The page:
2006 - Glasgow City council's Labour administration bring in a job evaluation scheme to try and ensure men and women receive equal pay. The scheme was deemed discriminatory as it gave a three-year payment protection for men who lost bonuses.

January 2013 - Council loses appeal to say staff working at A-arms-length external organisations (ALEOS) such as Cordia were not able to compare their salaries to those working directly under the council.

March 2014 - The Court of Session upheld a previous ruling. Those at the arms-length bodies can still compare their pay to that of men working under Glasgow city council.

May 2017, Scotland’s Court of Session ruled that Glasgow City Council’s scheme had discriminated against female workers, with the council subsequently agreeing to settle thousands of equal pay claims and introduce a new pay system.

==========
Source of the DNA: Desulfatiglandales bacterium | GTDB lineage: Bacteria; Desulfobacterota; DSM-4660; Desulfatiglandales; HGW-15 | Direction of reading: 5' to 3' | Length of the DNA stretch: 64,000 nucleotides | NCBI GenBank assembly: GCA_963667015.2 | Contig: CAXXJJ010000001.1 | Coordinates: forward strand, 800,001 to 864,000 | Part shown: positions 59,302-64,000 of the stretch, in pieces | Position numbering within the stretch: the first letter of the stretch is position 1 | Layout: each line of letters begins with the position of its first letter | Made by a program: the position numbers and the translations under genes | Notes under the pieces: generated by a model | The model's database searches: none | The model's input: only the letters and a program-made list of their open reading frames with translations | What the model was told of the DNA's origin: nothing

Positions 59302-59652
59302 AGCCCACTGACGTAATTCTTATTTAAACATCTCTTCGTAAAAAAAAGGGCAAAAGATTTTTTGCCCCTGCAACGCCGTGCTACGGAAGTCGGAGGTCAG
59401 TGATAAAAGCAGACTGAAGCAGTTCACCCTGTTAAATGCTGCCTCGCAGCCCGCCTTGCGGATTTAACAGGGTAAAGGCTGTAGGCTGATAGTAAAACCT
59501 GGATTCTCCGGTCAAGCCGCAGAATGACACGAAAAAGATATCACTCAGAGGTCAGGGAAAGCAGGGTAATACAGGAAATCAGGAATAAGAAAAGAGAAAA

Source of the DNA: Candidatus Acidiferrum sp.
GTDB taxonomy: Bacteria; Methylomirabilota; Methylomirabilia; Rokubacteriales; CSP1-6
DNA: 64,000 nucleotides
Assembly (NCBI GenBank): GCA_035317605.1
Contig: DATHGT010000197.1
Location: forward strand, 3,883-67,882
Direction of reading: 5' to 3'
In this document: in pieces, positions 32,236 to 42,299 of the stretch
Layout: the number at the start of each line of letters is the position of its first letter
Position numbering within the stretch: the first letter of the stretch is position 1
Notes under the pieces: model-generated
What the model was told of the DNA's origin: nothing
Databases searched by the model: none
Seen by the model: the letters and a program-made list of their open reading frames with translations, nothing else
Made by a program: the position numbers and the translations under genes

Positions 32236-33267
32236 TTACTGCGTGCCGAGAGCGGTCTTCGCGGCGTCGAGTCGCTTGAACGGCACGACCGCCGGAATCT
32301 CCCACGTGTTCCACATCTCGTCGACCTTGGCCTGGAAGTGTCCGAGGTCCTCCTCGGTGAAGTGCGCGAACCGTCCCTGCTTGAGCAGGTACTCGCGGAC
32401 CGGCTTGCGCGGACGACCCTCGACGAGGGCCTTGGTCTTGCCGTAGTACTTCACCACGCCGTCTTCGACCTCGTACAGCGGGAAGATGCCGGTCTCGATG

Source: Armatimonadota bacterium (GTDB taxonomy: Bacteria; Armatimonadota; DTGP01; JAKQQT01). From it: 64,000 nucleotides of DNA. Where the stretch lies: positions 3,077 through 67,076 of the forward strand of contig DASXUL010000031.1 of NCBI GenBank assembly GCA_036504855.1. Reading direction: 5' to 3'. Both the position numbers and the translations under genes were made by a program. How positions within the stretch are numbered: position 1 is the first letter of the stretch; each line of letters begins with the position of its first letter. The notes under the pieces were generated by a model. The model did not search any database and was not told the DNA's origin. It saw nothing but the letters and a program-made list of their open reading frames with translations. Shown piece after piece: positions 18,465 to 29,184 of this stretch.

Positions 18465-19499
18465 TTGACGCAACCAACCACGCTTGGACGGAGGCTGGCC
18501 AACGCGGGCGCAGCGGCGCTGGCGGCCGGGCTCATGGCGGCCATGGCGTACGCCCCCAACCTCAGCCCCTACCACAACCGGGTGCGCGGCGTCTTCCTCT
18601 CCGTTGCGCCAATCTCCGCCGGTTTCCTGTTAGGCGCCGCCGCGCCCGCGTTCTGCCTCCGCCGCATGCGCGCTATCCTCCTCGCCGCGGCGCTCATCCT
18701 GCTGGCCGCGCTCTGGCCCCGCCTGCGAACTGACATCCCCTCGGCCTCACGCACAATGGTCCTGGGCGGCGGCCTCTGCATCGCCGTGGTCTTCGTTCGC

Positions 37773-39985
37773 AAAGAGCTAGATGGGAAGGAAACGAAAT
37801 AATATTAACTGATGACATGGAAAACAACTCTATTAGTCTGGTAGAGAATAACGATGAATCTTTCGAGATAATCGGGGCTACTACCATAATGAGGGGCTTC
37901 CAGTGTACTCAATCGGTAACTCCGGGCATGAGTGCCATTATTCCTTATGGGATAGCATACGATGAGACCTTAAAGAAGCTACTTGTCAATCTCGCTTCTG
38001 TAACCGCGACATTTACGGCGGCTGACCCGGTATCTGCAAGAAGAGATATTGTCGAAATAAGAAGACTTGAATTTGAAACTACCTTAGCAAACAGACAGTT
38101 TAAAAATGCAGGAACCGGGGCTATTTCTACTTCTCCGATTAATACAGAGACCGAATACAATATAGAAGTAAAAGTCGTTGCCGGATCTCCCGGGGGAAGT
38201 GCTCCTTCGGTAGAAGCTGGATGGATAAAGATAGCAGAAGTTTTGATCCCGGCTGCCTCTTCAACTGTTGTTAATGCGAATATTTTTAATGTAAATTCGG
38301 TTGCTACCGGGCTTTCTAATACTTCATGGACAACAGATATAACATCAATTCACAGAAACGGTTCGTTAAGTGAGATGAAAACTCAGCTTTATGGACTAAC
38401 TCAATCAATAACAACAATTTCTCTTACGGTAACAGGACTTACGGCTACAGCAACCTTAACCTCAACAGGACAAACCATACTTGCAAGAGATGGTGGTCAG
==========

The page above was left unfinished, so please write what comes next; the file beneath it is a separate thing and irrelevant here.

September 2017 - Newly-elected Glasgow City Council leader Susan Aitken, of the SNP, vows to address equal pay.

October 2017 - Nicola Sturgeon addresses SNP conference and vows that her party 'will fix' equal pay in Glasgow.

October 2018 - More than 8,000 council workers walk out for a 48-hour strike and march.

January 2019 - Deal agreed to settle claims of 12,000 women.

June 2019 - First payments start hitting women's bank accounts and £285m deal agreed with Legal and General to buy showpiece landmarks such as SEC Armadillo and the City Halls.